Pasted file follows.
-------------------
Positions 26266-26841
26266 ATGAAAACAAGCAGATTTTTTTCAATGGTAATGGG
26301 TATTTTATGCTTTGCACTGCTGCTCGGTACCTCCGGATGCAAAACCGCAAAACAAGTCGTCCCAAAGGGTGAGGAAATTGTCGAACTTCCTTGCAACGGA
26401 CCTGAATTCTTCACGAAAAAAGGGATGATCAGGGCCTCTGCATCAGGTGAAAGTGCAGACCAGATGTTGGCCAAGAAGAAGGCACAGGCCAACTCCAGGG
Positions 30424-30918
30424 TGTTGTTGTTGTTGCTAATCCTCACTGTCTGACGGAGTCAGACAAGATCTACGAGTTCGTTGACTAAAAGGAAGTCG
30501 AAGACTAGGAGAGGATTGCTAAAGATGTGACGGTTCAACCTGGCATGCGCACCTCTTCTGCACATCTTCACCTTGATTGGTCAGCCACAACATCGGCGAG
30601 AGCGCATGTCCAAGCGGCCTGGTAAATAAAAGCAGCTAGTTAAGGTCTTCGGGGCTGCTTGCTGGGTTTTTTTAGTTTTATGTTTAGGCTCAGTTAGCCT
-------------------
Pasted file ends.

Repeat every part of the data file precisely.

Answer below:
Positions 26266-26841
26266 ATGAAAACAAGCAGATTTTTTTCAATGGTAATGGG
26301 TATTTTATGCTTTGCACTGCTGCTCGGTACCTCCGGATGCAAAACCGCAAAACAAGTCGTCCCAAAGGGTGAGGAAATTGTCGAACTTCCTTGCAACGGA
26401 CCTGAATTCTTCACGAAAAAAGGGATGATCAGGGCCTCTGCATCAGGTGAAAGTGCAGACCAGATGTTGGCCAAGAAGAAGGCACAGGCCAACTCCAGGG
Positions 30424-30918
30424 TGTTGTTGTTGTTGCTAATCCTCACTGTCTGACGGAGTCAGACAAGATCTACGAGTTCGTTGACTAAAAGGAAGTCG
30501 AAGACTAGGAGAGGATTGCTAAAGATGTGACGGTTCAACCTGGCATGCGCACCTCTTCTGCACATCTTCACCTTGATTGGTCAGCCACAACATCGGCGAG
30601 AGCGCATGTCCAAGCGGCCTGGTAAATAAAAGCAGCTAGTTAAGGTCTTCGGGGCTGCTTGCTGGGTTTTTTTAGTTTTATGTTTAGGCTCAGTTAGCCT